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DAILY NEWS ANALYSIS

GS-III :
  • 27 October, 2019

  • Min Read

THE WORLD OF MIMIC ORGANS


CONTEXT:

Can organoids , derived from stem cells , be used in disease treatments ?

What is an Organoid ?

Organoids are a group of cells grown in laboratories into three-dimensional, miniature structures that mimic the cell arrangement of a fully-grown organ.

They are tiny (typically the size of a pea) organ-like structures that do not achieve all the functional maturity of human organs but often resemble the early stages of a developing tissue.

Most organoids contain only a subset of all the cells seen in a real organ, but lack blood vessels to make them fully functional.


Achievements:

In some cases, scientists have already transplanted such lab-grown brain organoid to adult animals.

The transplanted organoid had integrated with the animal brain, grown new neuronal connections and responded to light.

Similarly, lung organoid transplanted into mice was able to form branching airways and early alveolar structures.

How organoids are grown in lab?

Organoids are a group of cells grown in laboratories into three-dimensional, miniature structures that mimic the cell arrangement of a fully-grown organ.

They are tiny (typically the size of a pea) organ-like structures that do not achieve all the functional maturity of human organs but often resemble the early stages of a developing tissue.

Most organoids contain only a subset of all the cells seen in a real organ, but lack blood vessels to make them fully functional.


Advantages of organoids :

Organoids offer new opportunities to studying proteins and genes that are critical for the development of an organ. This helps in knowing how a mutation in a specific gene causes a disease or disorder.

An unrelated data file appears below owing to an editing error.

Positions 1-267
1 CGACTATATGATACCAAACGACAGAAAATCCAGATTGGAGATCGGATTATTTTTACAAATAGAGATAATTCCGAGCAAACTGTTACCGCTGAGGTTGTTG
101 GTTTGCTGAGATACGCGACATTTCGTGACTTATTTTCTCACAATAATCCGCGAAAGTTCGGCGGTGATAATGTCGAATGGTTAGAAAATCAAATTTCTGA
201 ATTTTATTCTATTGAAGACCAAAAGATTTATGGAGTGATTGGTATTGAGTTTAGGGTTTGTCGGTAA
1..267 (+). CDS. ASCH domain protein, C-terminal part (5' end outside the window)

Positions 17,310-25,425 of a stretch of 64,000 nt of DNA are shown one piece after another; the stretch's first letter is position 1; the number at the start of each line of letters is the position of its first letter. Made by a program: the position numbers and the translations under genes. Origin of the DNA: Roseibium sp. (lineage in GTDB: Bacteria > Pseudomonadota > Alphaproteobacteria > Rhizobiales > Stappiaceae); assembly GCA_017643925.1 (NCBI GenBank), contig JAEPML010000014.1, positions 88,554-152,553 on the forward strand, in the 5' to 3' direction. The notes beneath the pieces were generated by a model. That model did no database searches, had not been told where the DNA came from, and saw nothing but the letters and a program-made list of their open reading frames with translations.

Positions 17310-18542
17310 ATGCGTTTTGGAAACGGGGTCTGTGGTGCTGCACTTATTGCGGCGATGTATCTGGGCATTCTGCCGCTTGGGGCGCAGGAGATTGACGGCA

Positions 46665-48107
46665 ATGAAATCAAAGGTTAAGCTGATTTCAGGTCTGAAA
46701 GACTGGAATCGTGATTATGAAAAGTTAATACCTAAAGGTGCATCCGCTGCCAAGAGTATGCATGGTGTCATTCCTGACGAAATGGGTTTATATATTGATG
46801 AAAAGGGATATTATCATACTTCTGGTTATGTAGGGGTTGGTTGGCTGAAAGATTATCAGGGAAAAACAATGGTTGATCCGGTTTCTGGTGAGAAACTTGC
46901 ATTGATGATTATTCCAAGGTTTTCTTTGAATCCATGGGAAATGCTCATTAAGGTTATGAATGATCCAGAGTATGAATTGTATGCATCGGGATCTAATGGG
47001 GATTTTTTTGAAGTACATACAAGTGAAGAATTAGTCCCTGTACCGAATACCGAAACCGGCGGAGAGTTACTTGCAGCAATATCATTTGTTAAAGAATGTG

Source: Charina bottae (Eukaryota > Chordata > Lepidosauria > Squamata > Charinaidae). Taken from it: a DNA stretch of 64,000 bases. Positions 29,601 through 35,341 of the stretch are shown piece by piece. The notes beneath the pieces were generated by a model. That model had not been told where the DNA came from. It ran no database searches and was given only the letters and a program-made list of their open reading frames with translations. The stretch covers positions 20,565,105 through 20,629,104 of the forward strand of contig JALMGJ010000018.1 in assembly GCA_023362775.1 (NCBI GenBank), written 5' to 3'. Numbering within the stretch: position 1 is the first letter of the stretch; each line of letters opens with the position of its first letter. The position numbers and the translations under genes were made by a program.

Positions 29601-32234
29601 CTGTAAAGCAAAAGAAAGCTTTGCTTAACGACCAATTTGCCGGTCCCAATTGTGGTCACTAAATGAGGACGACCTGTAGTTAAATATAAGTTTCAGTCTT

For example, Researchers have used brain organoids to study how the Zika virus affects brain development in the embryo.

Since the organoids closely resemble mature tissues, it opens up new vistas. These include studying the complex arrangements of cells in three-dimension and their function in detail, and understanding how cells assemble into organs.

Organoids can be used to study the safety and efficacy of new drugs and also test the response of tissues to existing medicines.

Organoids will bring precision medicine closer to reality by developing patient-specific treatment strategies by studying which drugs the patient is most sensitive to.


Challenges :

Scientists argue that organoids do not have sensory inputs and sensory connections from the brain are limited. Isolated regions of the brain cannot communicate with other brain regions or generate motor signals. Thus, the possibility of consciousness or other higher-order perceptive properties [such as the ability to feel distress] emerging seems extremely remote.

Source: THE HINDU


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17 Sep,2021

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